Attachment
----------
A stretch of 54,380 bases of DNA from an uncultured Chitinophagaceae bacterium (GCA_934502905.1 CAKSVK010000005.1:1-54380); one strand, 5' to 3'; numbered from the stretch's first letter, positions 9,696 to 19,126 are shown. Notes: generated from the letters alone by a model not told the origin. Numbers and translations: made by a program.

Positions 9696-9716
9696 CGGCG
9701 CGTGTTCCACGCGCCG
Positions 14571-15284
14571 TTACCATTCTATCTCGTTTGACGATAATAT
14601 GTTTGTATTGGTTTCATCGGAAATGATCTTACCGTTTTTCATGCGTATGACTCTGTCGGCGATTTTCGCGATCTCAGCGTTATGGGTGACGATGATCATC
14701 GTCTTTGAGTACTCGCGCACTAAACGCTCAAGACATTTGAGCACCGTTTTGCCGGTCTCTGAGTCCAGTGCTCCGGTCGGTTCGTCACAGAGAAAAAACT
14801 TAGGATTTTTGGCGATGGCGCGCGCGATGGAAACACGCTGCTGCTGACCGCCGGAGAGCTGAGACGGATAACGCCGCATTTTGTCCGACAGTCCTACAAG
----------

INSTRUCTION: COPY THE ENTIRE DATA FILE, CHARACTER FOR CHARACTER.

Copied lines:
A stretch of 54,380 bases of DNA from an uncultured Chitinophagaceae bacterium (GCA_934502905.1 CAKSVK010000005.1:1-54380); one strand, 5' to 3'; numbered from the stretch's first letter, positions 9,696 to 19,126 are shown. Notes: generated from the letters alone by a model not told the origin. Numbers and translations: made by a program.

Positions 9696-9716
9696 CGGCG
9701 CGTGTTCCACGCGCCG
Positions 14571-15284
14571 TTACCATTCTATCTCGTTTGACGATAATAT
14601 GTTTGTATTGGTTTCATCGGAAATGATCTTACCGTTTTTCATGCGTATGACTCTGTCGGCGATTTTCGCGATCTCAGCGTTATGGGTGACGATGATCATC
14701 GTCTTTGAGTACTCGCGCACTAAACGCTCAAGACATTTGAGCACCGTTTTGCCGGTCTCTGAGTCCAGTGCTCCGGTCGGTTCGTCACAGAGAAAAAACT
14801 TAGGATTTTTGGCGATGGCGCGCGCGATGGAAACACGCTGCTGCTGACCGCCGGAGAGCTGAGACGGATAACGCCGCATTTTGTCCGACAGTCCTACAAG